10,000 days since Bert Blyleven traded to the Twinsby Chris Jaffe
December 17, 2012
10,000 days ago, a Hall of Fame pitcher got traded back to the team whose cap he’d wear on his Cooperstown plaque. It wasn’t his first go-around with the club but a return engagement for him.
On Aug. 1, 1985, the Cleveland Indians sent Bert Blyleven to the Twins in exchange for Jay Bell, Curt Wardle, Jim Weaver, and a player to be named later (who turned out to be Rafael Vasquez).
On the face of it, this is a pretty dang one-sided trade. Yeah, the Indians did get Bell in the mix, and he had a nice career, playing until 2003, mostly as a shortstop. He did well, but barely 100 of his 2,000-plus career games came with the Indians, and he hit just .223 for them. Cleveland ended up trading him as a player to be named later to Pittsburgh.
The other guys in the trade barely even rate a mention. Wardle posted a 6.68 ERA in 15 starts for the Indians in 1985 and never pitched in the majors again after that. Jim Weaver had 31 career games, none with either the Twins or Indians. Yett served as a lousy swingman pitcher for the Indians for four seasons.
The Indians traded Blyleven for a prospect they had little interest in and some loose change and bits of silly string. Surely, it isn’t the haul you’d expect for a Hall of Famer, is it?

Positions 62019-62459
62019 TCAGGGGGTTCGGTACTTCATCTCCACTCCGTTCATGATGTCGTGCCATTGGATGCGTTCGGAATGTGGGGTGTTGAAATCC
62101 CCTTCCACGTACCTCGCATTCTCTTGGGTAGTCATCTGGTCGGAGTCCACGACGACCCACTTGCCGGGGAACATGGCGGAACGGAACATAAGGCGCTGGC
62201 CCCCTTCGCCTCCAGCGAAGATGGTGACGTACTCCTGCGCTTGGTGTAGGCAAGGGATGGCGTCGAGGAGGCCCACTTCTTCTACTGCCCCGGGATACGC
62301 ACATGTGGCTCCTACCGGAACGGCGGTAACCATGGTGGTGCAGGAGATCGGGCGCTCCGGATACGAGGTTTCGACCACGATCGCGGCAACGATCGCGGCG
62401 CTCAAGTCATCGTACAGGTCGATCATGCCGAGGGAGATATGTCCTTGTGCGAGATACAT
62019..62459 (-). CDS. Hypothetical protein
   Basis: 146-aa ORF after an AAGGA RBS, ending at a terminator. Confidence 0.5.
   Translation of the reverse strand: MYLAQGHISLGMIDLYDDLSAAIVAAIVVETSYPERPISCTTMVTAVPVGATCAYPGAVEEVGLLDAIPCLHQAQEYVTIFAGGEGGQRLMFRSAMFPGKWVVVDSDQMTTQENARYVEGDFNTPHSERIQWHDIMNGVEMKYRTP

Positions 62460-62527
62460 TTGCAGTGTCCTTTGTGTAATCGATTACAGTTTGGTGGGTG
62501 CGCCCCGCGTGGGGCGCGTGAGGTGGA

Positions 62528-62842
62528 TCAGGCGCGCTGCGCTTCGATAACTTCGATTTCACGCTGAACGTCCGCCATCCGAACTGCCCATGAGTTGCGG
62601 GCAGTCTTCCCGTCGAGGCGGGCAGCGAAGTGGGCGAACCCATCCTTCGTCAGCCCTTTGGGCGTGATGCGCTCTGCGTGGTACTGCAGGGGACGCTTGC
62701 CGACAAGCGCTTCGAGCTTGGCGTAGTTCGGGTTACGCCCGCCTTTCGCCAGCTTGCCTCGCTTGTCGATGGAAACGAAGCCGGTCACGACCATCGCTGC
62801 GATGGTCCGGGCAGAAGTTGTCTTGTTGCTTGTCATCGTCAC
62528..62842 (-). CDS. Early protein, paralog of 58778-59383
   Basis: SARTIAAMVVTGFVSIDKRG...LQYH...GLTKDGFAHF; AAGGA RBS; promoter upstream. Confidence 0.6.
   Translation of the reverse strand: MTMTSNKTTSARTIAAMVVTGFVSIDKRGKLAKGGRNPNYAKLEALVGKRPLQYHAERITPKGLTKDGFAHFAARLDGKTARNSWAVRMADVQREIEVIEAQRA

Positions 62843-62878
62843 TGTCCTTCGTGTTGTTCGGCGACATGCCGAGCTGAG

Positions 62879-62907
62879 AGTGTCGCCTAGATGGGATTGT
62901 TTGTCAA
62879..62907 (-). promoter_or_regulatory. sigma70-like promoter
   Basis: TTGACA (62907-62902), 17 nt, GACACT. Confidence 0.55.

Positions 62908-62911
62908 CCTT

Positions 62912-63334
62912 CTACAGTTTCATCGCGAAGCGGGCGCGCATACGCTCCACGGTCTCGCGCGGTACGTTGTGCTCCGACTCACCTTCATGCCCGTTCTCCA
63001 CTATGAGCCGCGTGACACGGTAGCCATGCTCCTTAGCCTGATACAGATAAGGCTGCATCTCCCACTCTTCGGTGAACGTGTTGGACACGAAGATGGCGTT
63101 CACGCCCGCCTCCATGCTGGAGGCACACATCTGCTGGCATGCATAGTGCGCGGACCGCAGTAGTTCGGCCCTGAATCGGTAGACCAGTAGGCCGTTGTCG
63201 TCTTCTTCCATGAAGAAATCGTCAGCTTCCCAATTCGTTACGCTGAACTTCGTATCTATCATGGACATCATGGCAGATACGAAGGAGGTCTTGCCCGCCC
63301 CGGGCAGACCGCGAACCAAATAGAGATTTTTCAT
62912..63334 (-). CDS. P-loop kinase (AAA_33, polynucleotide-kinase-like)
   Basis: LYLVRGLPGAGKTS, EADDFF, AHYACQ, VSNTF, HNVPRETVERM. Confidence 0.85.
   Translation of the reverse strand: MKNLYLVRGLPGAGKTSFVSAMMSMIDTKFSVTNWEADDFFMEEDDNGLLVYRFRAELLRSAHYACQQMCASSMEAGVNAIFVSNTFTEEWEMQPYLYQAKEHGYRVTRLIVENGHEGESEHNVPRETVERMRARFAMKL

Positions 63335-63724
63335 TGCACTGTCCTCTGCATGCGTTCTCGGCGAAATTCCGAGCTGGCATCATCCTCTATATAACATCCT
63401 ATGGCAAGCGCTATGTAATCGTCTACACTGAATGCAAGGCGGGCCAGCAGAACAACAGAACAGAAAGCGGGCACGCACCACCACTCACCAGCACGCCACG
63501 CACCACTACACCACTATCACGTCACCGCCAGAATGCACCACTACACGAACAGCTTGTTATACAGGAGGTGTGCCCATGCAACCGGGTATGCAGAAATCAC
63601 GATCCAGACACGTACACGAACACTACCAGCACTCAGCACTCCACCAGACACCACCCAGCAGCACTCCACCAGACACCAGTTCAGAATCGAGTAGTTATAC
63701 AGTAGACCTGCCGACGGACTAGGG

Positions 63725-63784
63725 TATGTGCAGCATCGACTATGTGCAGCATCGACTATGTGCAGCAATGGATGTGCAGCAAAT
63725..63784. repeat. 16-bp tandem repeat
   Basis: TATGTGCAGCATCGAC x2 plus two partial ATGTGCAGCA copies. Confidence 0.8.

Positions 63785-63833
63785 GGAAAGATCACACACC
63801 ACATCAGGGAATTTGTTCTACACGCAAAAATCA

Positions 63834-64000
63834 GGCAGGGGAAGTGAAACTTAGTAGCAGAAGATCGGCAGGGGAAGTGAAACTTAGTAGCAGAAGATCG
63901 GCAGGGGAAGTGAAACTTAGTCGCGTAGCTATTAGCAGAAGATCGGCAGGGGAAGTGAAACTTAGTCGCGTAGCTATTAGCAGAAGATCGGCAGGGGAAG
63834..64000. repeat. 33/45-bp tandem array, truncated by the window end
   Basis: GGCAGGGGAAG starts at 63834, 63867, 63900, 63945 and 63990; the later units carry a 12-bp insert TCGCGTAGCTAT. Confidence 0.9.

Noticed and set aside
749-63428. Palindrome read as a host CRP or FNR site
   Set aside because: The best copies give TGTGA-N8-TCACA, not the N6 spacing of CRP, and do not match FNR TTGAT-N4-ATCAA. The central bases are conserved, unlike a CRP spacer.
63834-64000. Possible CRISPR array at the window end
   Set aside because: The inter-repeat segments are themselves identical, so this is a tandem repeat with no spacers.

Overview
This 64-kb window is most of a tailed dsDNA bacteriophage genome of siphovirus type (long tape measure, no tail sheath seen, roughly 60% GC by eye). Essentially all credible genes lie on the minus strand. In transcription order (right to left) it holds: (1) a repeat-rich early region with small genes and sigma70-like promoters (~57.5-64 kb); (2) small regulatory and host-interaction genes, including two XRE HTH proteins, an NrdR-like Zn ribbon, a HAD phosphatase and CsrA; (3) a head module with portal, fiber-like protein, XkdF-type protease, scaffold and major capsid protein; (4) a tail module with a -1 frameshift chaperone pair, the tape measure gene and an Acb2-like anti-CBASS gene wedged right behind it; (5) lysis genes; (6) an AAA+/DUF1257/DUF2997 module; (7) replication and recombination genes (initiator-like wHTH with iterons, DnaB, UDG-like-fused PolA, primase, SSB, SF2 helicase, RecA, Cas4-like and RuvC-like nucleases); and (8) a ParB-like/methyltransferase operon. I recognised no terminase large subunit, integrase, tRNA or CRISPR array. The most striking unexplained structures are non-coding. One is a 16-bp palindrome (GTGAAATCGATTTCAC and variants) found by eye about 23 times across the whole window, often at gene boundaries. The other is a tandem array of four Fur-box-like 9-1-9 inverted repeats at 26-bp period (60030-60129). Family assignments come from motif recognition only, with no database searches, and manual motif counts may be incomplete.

Please note that Blyleven was a pretty good pitcher for Cleveland. His record was an underwhelming 9-11 at the time of the trade but with a superior 3.26 ERA. Between the two teams, Blyleven would lead the AL in strikeouts, innings, complete games, and batters faced in 1985. The year before, Blyleven went 19-7 with the third-best ERA in the league for a sixth-place Indians club.
Heck, even if Cleveland was in love with Bell in August 1985, you’d think they could still get better than him for Blyleven.
In fact, this wasn’t the first time Blyleven was traded for little. In Dec. of 1980, Blyleven came to Cleveland in a similarly strange one-sided deal. The Pirates sent Blyleven and worn-out catcher Manny Sanguillen there for four players, all of whom did little to nothing with Pittsburgh—or with anyone else—for the rest of their careers.
Why were teams so willing to dump off Blyleven for pennies on the dollar?
Well, though we don’t like to talk about clubhouse issues and words like chemistry on a sabermetric-leaning sight like THT, Blyleven had a bad off-the-field reputation back in the day, a really bad reputation.